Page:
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Proceedings Paper

Practical surface patch registration technique
Author(s): Gulab H. Bhatia; Gregg Fiehler; Kirk E. Smith; Paul K. Commean; Michael W. Vannier M.D.
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Paper Abstract

A method for spatial registration of 3D surfaces was developed for range data acquired by a multi-sensor optical surface scanner. Registration of 3D shapes is important for change detection and inspection. The requirement for an automatic and robust registration method stems from the need to compare digitized human anatomy surfaces obtained over extended periods of time. A typical example is comparison of pre-operative, post-operative, and recovered facial morphology of a face-lift patient. An iterative algorithm that handles six degrees of freedom (three rotations, and three translations) and does not require point to point correspondence of surfaces was developed. The method assumes that the surfaces are in near registration, otherwise, with surfaces having spherical symmetry, many iterations may be required before a successful outcome is achieved. Coarse registration can be obtained by visual transformations or by use of a principal axis transformation. First, points are identified on the second surface that lie on surface normals of points on the first surface. A divide and conquer technique is used to accelerate this process. Any points on the first surface that do not yield points on the second surface are ignored. The two sets of corresponding points (one set on each surface patch) is used in a least squares estimation scheme to minimize their distance. The estimate yields a transformation vector (consisting of rotations and translations) used to resample the second surface patch into a common coordinate system. This iterative process continues until the errors reduce below a set threshold or convergence is reached. Error statistics are reported. Testing and validation of the algorithm shows the method is feasible and efficient.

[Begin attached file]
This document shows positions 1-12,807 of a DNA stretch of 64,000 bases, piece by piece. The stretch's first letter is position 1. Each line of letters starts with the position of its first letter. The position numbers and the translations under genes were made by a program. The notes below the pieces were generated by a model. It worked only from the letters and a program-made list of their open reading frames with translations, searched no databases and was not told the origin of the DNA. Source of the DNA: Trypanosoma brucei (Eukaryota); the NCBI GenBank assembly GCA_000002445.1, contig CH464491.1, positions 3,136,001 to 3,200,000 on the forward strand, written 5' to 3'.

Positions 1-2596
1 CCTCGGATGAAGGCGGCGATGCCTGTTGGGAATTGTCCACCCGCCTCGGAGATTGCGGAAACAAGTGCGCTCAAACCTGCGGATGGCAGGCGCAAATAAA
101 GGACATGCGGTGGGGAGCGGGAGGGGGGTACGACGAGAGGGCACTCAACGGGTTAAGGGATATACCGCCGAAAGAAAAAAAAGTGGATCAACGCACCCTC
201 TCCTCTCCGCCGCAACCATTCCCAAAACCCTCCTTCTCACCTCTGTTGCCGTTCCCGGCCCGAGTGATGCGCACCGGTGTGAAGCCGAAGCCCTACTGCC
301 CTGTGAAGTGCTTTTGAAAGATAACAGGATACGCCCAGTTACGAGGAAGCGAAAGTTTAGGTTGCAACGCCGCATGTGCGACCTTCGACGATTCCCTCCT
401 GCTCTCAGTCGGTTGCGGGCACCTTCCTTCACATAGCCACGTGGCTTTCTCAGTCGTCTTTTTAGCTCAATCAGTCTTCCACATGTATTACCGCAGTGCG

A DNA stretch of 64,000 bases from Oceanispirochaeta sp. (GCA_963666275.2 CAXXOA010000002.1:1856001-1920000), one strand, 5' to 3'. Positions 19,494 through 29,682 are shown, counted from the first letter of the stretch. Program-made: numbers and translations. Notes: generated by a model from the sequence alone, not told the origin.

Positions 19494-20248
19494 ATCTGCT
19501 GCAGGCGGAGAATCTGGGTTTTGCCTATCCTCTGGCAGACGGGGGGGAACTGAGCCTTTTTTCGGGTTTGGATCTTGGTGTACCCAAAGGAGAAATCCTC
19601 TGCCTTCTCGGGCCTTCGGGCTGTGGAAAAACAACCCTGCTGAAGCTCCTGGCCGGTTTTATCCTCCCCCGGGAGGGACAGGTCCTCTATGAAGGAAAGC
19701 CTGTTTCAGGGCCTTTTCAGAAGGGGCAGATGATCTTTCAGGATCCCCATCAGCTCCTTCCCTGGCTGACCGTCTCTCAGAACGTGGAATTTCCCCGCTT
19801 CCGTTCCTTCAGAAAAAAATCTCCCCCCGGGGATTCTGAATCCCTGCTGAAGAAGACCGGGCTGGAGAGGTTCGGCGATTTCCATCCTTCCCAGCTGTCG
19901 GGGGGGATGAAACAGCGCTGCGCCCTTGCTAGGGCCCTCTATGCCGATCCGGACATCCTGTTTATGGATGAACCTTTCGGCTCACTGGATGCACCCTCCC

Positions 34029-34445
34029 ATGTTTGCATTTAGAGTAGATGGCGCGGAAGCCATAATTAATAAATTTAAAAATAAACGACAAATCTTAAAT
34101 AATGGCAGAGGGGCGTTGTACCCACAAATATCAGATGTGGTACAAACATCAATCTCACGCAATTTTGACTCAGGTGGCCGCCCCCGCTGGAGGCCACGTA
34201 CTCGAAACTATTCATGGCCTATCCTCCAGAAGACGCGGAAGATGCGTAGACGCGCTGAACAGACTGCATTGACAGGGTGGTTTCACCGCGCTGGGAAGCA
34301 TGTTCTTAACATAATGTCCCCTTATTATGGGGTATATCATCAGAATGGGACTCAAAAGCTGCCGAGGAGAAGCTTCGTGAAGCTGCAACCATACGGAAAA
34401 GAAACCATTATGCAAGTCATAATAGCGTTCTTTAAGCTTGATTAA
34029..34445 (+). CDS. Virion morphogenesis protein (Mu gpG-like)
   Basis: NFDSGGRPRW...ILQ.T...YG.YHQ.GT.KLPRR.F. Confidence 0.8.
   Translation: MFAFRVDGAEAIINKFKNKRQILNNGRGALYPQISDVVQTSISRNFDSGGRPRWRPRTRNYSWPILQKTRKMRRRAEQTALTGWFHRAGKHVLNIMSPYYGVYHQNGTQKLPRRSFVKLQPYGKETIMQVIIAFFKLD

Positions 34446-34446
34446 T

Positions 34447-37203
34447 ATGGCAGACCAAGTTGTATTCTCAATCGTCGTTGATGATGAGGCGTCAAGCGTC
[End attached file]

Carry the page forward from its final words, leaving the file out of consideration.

Paper Details

Date Published: 6 October 1994
PDF: 12 pages
Proc. SPIE 2355, Sensor Fusion VII, (6 October 1994); doi: 10.1117/12.189048
Show Author Affiliations
Gulab H. Bhatia, Rose Imaging, Inc. and Washington Univ. School of Medicine (United States)
Gregg Fiehler, Rose Imaging, Inc. (United States)
Kirk E. Smith, Washington Univ. School of Medicine (United States)
Paul K. Commean, Washington Univ. School of Medicine (United States)
Michael W. Vannier M.D., Washington Univ. School of Medicine (United States)

Published in SPIE Proceedings Vol. 2355:
Sensor Fusion VII
Paul S. Schenker, Editor(s)

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